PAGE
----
(PPR)

14:55 – 15:10 Tea and coffee
15:10 – 15:55 Second round of short talks  
15:10 – 15:20 4. Building interactive data visualizations to support publications David Ellis

(Psychology)

15:15 – 15:30 5. Efficient sharing of numerical output Chris Jewell

(Medical School / CHICAS)

15:35 – 15:45 6. Mining and mapping places with multiple names’ Chris Donaldson & James Butler (History)
15:55 Close Hardy Schwamm (Library)

We are very happy that we get speaker from a range of disciplines! We are looking forward to the first Data Conversations and will report on how it went. Watch this space!

 

Researchers: what do they really think?

Image: Flickr https://flic.kr/p/8WpM2U – Rul Fernandes CC BY 2.0

Well… it’s probably quite hard to get to the truth of the matter but here at Lancaster we are trying to find out what researchers really think.  This is crucial for developing and improving our services and vital for delivering the service our researchers want.

We are one of the organisations taking part in the JISC RDM Shared Services pilot and you can read their take on the work being done here.  With JISC’s help we undertook a researcher survey to find out a bit more about the kinds of research data which were being produced, how the data were (or weren’t) being managed and researcher attitudes towards their data.

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Acting On Change: Pericles/DPC Conference and DPA Awards London 2016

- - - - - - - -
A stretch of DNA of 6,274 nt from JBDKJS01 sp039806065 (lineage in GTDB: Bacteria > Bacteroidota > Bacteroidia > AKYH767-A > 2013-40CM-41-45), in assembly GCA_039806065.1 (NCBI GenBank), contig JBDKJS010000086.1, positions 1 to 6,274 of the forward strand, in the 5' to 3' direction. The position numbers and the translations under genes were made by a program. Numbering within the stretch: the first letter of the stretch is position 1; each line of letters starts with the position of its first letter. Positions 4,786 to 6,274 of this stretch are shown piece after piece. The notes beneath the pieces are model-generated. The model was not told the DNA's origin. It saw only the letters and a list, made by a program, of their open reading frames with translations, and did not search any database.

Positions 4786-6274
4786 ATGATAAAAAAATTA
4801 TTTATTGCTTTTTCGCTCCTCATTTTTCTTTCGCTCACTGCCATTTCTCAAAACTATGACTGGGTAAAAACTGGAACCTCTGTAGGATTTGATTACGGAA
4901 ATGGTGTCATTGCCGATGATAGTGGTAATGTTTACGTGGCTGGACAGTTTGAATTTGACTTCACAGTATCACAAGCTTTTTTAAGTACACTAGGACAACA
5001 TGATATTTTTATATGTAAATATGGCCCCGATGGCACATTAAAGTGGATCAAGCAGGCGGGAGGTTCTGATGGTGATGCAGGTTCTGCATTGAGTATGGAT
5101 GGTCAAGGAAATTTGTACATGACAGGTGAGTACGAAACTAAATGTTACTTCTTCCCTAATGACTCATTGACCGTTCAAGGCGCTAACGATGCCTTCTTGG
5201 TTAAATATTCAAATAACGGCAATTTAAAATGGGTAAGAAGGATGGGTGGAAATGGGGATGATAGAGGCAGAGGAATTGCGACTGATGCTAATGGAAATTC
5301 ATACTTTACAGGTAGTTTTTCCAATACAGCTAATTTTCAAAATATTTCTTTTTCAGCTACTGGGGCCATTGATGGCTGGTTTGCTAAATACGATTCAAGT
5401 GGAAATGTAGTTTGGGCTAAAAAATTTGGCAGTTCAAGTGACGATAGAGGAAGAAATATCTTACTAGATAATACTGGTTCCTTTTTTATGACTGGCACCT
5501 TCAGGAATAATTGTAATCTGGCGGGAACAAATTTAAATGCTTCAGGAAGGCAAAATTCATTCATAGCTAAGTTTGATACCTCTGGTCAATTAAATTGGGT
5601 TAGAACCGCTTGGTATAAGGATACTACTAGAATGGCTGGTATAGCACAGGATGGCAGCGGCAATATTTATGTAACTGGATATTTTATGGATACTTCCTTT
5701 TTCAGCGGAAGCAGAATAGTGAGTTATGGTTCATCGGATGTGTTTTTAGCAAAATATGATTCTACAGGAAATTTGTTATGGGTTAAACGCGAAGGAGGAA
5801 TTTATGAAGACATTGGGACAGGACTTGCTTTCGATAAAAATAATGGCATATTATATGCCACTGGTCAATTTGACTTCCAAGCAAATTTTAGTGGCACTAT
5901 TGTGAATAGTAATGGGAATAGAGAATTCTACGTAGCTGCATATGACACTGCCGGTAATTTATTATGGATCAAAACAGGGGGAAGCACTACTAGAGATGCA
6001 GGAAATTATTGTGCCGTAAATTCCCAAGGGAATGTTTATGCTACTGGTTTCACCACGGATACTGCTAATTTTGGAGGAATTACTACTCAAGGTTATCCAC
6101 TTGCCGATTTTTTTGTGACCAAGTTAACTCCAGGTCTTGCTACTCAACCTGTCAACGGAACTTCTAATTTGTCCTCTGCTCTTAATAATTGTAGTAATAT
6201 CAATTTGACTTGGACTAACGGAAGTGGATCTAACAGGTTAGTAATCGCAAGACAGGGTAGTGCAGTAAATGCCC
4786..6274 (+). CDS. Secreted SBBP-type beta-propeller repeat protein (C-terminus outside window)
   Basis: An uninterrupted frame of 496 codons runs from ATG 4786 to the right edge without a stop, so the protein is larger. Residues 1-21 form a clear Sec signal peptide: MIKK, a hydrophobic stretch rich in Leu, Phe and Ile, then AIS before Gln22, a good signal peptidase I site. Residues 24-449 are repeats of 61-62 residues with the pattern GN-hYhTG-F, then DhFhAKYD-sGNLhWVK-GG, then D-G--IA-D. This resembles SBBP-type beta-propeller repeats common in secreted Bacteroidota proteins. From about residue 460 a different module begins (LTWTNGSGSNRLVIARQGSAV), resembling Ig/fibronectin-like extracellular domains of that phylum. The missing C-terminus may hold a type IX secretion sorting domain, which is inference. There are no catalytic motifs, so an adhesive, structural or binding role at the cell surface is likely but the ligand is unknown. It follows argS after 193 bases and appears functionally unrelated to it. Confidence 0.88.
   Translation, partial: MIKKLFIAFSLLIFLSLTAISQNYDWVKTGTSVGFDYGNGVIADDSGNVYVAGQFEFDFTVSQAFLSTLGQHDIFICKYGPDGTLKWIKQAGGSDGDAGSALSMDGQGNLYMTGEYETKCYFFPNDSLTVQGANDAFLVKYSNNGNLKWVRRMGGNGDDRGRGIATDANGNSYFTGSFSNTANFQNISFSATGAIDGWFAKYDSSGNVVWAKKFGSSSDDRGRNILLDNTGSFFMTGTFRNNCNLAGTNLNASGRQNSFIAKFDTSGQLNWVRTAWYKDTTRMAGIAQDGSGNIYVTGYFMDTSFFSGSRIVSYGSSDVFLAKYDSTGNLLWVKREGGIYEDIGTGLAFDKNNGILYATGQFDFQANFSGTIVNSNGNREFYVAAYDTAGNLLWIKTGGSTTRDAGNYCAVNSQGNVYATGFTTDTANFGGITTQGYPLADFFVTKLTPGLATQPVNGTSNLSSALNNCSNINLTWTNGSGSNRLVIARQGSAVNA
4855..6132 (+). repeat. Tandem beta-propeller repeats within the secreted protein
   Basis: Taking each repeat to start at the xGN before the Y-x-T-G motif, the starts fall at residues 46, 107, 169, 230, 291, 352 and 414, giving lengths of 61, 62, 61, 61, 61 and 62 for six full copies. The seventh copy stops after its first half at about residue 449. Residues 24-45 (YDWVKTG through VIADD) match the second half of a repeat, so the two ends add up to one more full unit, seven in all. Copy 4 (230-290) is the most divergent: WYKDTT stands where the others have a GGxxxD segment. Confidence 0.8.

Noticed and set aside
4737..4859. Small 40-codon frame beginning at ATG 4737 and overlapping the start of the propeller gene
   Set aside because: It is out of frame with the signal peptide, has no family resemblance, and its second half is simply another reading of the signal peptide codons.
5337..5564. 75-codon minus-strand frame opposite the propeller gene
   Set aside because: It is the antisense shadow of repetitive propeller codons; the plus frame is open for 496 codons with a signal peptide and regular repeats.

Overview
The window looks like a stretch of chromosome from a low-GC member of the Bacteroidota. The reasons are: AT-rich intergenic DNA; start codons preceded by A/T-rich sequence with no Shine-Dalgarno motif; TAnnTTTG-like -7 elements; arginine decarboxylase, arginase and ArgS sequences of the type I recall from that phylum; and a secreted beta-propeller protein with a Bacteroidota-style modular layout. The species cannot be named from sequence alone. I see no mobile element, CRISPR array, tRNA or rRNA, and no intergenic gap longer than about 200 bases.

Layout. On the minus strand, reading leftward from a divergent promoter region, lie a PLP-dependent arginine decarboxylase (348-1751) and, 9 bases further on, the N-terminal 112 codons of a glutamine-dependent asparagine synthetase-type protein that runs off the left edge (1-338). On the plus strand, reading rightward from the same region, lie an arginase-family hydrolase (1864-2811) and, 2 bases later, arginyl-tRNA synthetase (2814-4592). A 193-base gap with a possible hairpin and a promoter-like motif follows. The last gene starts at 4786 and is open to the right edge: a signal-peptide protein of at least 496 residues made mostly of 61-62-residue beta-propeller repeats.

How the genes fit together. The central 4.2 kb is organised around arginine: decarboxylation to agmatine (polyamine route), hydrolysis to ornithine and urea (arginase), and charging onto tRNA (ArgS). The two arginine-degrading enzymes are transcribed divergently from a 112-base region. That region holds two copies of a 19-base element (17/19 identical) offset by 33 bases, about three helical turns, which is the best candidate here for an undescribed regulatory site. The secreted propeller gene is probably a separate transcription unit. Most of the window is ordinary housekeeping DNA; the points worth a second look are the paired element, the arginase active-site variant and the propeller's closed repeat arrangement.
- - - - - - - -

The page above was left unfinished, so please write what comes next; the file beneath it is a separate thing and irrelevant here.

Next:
DPA Awards 2016 nominees and judges (Image @SueCorrigall licence OGL)
DPA Awards 2016 nominees and judges (Image @SueCorrigall licence OGL)

Last week I had the pleasure of attending the Pericles/DPC Conference: Acting on Change at the Wellcome Institute in London.  The theme of the conference was moving forward with digital preservation; in other words taking steps beyond just the technical tools and looking outward instead of inward.  There were excellent keynotes and panel sessions and useful and thought-provoking workshops.  PERICLES (Promoting and Enhancing Reuse of Information through the Content Lifecycle) is a EU funded four year project which seeks to address the issues of managing digital preservation in an ever changing world.

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RDMF16 – Creating a Research Data Community

Are research institutions engaging their researchers with Research Data Management (RDM)? And if so, how are they doing it? In this post Hardy Schwamm (@hardyschwamm),  Research Data Manager, Lancaster University, and Rosie Higman (@RosieHLib), Research Data Advisor, University of Cambridge, and explore the work they are doing in their respective institutions.

Whilst funder policies were the initial catalyst for many RDM services at UK universities there are many reasons to engage with RDM, from increased impact to moving towards Open Research as the new normal. And a growing number of researchers are keen to get involved! These reasons also highlight the need for a democratic, researcher-led approach if the behavioural change necessary for RDM is to be achieved. Following initial discussions online and at the Research Data Network event in Cambridge on 6 September, we wanted to find out whether and how others are engaging researchers beyond iterating funder policies.